Tom Kacich: Rauner still likes Daniels' approach
Republican gubernatorial candidate Bruce Rauner doesn't talk any more about "government union bosses," but he still loves to mention former Indiana Gov. Mitch Daniels. Crain's Chicago Business even slapped a headline on a column last week that said that "Rauner's got a man crush on (Daniels)."
And praise for Daniels is in some ways equal to criticism of those government union bosses, whom Rauner smacked around during the GOP primary campaign.
Daniels, on his first day as governor in 2005, eliminated the right of Indiana state employees to bargain collectively. And they have not regained it.
When Rauner was in Champaign County last week he again hinted at how he'd like to run state government, although what he'd like to do and what he'll be able to do are two different things. If elected, Rauner will have to deal with a Democratic Legislature friendly to labor unions and with a long history of collective bargaining (first permitted by executive order of Gov. Dan Walker in 1973, and later put into law by the Legislature and Gov. James Thompson in 1983).
"When Mitch Daniels turned around Indiana he brought in 30 superstars from the business sector and the private sector who were not career bureaucrats, who were not career politicians, and they were simply to run the government efficiently and more like a business," Rauner said at the northwest Champaign County farm of Scott Bidner. "I'd like to do the same thing here in Springfield, bring in folks who just want to do the right thing and just work in government for a few years, restructure the operations, bring efficiency, transparency, make sure everything is online and publicly viewed so that everybody knows where their dollars are going."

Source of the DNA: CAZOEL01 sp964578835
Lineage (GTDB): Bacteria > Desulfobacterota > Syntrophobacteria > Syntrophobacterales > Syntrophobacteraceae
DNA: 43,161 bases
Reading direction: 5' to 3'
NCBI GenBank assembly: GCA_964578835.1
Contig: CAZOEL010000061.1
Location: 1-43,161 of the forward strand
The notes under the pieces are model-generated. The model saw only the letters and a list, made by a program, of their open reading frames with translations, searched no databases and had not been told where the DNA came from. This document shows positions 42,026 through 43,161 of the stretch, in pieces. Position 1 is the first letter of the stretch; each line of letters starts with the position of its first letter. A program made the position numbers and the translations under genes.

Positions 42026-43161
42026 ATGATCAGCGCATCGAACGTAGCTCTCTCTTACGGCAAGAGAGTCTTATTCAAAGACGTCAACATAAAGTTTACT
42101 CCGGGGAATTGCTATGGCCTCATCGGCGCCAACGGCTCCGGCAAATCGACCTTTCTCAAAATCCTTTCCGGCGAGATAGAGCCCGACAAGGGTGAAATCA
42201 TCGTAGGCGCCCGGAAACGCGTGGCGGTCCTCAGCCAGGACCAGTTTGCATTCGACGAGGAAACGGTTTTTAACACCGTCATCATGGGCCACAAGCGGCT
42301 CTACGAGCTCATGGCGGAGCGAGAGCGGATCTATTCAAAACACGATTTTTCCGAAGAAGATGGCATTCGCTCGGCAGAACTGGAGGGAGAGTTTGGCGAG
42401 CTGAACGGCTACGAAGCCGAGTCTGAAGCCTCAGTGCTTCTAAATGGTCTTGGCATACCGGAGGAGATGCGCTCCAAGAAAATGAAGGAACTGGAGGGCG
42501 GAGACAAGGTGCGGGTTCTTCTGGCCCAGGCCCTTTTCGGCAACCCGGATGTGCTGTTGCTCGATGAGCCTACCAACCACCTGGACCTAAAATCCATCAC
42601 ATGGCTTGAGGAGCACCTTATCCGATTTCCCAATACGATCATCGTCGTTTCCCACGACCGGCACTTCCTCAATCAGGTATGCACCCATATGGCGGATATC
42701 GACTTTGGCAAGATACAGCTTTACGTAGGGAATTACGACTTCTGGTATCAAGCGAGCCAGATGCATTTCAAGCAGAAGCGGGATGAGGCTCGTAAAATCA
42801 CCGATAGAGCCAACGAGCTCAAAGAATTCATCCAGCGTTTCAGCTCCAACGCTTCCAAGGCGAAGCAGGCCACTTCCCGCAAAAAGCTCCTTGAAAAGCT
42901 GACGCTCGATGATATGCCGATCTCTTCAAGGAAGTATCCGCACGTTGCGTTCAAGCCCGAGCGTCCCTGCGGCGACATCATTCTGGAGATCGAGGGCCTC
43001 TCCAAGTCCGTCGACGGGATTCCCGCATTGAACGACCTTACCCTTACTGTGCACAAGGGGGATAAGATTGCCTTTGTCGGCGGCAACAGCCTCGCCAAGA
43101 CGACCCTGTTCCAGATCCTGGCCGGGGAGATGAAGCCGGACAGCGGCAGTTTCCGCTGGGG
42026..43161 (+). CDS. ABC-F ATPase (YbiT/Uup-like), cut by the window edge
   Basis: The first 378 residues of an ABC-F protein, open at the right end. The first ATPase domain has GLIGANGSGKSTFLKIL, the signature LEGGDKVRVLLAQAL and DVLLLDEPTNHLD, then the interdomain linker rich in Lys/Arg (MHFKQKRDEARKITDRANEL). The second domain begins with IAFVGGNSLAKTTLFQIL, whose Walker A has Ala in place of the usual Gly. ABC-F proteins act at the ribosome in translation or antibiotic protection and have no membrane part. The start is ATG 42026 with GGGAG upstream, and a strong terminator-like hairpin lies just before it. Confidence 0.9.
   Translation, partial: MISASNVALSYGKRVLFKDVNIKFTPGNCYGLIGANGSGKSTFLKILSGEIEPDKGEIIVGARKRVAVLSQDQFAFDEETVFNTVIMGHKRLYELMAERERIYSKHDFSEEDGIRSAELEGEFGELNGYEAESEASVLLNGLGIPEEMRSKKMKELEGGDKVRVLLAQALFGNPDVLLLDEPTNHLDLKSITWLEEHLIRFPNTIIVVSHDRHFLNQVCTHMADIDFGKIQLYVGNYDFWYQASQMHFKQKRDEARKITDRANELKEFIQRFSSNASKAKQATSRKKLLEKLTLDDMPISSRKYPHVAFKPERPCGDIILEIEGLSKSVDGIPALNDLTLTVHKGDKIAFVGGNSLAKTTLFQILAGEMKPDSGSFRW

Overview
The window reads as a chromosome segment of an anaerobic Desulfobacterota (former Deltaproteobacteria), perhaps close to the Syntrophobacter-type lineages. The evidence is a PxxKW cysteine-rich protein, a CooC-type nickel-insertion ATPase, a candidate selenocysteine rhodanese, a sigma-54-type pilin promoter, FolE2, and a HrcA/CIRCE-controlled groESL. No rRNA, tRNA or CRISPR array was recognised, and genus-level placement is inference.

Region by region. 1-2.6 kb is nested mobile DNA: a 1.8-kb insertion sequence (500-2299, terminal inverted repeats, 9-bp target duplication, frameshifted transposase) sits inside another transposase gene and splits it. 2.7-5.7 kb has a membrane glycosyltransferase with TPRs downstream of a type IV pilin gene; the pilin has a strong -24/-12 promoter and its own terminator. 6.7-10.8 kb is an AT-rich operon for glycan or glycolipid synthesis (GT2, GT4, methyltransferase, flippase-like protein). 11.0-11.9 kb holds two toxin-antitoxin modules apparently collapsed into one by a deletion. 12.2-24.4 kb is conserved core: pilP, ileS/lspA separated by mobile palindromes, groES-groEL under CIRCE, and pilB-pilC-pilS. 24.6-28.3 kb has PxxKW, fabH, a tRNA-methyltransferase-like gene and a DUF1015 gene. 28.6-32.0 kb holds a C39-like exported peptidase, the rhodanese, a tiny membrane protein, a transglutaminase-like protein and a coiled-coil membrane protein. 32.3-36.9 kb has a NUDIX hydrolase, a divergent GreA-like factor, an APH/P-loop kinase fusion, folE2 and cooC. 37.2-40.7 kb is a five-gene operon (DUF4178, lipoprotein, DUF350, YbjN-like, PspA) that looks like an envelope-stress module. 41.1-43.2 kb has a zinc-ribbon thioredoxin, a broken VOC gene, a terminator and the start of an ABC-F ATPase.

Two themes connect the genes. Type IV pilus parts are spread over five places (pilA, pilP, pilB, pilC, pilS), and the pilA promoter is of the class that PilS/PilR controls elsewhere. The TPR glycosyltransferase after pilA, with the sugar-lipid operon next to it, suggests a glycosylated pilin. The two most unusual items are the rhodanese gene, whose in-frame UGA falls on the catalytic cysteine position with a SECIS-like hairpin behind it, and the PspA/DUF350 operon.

Further, Rauner said he'd like to base state employee pay on "productivity," rather than hours worked.
"I'd like to see government workers be able to make more because they're more productive and efficient in their output on behalf of taxpayers. That's a better way to compensate them. That's what Mitch Daniels did in Indiana."
But Michael LeRoy, a law professor at the University of Illinois, called Rauner's plan "an unrealistic or disingenuous promise."
"That would be a matter for negotiation and while that's his philosophy and he would be entitled to trying to implement his philosophy, those are negotiated wage rates," LeRoy said.
Second, "while that may sound wonderful in principle it ignores the reality that politics often interferes with the evaluation of the performance of employees when there aren't constraints in place. A wage rate takes that kind of discretion or favoritism out of the picture."
Finally, LeRoy said, Rauner's ideas could weaken the existing civil service system.
"We have a vast civil service system that came about because of patronage nepotism that was rife both in our state and in national public sector employment systems. The implication of what he's saying is to undermine the civil service system which makes some attempt to value the work according to some sort of external labor market," LeRoy said.
Anders Lindall, a spokesman for AFSCME Council 31, noted that in Illinois the right to bargain collectively "has been in state law for more than 30 years."